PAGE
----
British painter David Hockney, readying for a show in London at age 78, told Radio Times, the Brit’s weekly TV and radio program, that he became a better painter as he aged. “The Chinese have a saying, ‘Painting is an old man’s #Art’... It means it’s an accumulation of things.” Picasso would likely agree. As he famously said, “It took me four years to paint like Raphael, but a lifetime to paint like a child,” implying that aging liberated him from the traditional cannons of art. And last week British art critic Jonathan Jones seemed to underline the point by noting how Lucien Freud paintings got freer as he matured.
But how does any of that square with Michelangelo’s ability to carve his greatest works, “Pieta” and “David,” before he was thirty and the Sistine Chapel ceiling just three years later? Yes, experience teaches us. Practice and persistence also help, which explains why some talented people fail to achieve. And yes, some things get better with age, like cheese and single malt scotch, but people? Not necessarily. When Michelangelo was 78, he carved another Pieta (“Florentine Pieta”) and at age 89 still another (“Rondanini Pieta”), neither with much distinction.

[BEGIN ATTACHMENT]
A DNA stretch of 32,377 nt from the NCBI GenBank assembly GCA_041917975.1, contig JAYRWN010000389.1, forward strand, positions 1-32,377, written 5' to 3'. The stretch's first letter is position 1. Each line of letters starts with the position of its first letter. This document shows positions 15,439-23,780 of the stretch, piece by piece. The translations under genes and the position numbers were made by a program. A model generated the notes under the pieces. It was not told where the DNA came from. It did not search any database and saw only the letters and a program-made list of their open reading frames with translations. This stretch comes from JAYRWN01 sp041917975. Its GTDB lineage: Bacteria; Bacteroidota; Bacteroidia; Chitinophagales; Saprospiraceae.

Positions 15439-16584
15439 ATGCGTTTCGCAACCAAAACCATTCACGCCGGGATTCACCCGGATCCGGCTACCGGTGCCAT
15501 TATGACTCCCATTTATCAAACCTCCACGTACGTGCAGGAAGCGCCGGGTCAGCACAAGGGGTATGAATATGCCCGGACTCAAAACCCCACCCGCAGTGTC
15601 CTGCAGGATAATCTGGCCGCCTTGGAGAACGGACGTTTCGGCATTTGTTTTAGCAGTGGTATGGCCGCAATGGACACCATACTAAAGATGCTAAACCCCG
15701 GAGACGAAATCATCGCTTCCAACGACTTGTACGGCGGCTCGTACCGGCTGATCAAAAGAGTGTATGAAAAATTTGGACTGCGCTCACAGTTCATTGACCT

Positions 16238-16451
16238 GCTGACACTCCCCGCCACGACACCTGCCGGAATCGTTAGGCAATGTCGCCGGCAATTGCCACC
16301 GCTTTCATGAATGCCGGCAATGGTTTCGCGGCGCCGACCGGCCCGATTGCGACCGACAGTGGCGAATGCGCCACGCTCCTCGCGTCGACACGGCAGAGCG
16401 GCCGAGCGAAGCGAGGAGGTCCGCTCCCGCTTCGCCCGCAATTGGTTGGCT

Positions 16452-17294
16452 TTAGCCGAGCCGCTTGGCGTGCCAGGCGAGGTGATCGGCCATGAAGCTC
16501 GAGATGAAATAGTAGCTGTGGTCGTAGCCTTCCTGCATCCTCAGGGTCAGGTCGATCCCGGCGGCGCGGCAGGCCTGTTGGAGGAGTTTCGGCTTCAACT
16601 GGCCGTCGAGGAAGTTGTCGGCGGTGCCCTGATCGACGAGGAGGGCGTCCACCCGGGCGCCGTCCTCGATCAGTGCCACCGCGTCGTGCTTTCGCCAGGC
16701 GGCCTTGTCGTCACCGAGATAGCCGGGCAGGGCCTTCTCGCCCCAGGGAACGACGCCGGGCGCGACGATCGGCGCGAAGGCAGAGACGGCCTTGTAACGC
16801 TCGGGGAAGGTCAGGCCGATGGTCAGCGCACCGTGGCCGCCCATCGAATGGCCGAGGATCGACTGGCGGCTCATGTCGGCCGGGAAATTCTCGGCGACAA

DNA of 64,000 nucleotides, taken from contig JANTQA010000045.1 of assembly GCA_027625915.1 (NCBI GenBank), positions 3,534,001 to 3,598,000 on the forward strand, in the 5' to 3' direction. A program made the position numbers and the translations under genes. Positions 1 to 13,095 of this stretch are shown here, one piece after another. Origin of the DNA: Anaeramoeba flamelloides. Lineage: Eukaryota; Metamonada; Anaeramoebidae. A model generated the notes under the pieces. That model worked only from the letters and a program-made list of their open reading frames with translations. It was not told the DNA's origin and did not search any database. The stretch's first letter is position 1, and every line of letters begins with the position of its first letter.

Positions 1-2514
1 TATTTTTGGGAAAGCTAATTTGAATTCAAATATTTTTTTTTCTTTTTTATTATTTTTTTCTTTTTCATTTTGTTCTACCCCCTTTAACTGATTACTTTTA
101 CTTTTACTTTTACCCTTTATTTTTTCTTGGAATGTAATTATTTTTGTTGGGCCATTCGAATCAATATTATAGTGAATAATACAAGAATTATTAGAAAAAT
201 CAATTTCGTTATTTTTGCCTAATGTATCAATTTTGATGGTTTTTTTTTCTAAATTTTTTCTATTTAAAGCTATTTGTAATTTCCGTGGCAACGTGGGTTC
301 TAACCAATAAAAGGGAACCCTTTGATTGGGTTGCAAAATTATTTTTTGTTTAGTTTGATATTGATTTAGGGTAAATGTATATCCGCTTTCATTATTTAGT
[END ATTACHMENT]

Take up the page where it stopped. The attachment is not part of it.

Michelangelo had something else going for him that would account for his early success. He was raised in a village rich in quarries of stone used by sculptors. And because his mother was not well, he was nursed by a nearby stonecutter’s wife. As he told his art historian friend Giorgio Vasari, “What good I have comes from suckling in chisels and hammers with my nurse's milk." But there were more solid reasons for his facility with stone-carving. Given his mother’s poor health, he was sent to live with the stonecutter and his wife where he became familiar with the tools of the trade.
Wait, there’s more. As his friend Asconio Condivi’s biography of him in 1553 noted, in boyhood, Michelangelo often went to the gardens of the Medicis filled with ancient statuary where, disregarding his school work, he’d stayed captivated the day long. At age 13, his father apprenticed him to the celebrated fresco painter, Domenico Ghirlandaio -- clearly an advantage when it came time to paint his frescoes in the Sistine Chapel.
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Still it was the boy Michelangelo’s skill with the chisel that impressed Lorenzo de' Medici so much that he brought him into his household to live. Condivi said that when Medici saw the boy carving a god of Love out of marble in the shape of a sleeping boy, he said, “If you were to treat it so it seemed to have been buried I the earth, I would sent it to Rome and it would pass for an antiquity.”
But here’s the kicker. According to William Wallace’s biography “Michelangelo: The Artist, The Man and His Times,” the artist would have disagreed with Hockney and Picasso that age makes artists better artists because when he got old, he stopped caring about art in favor of his family. #Buzz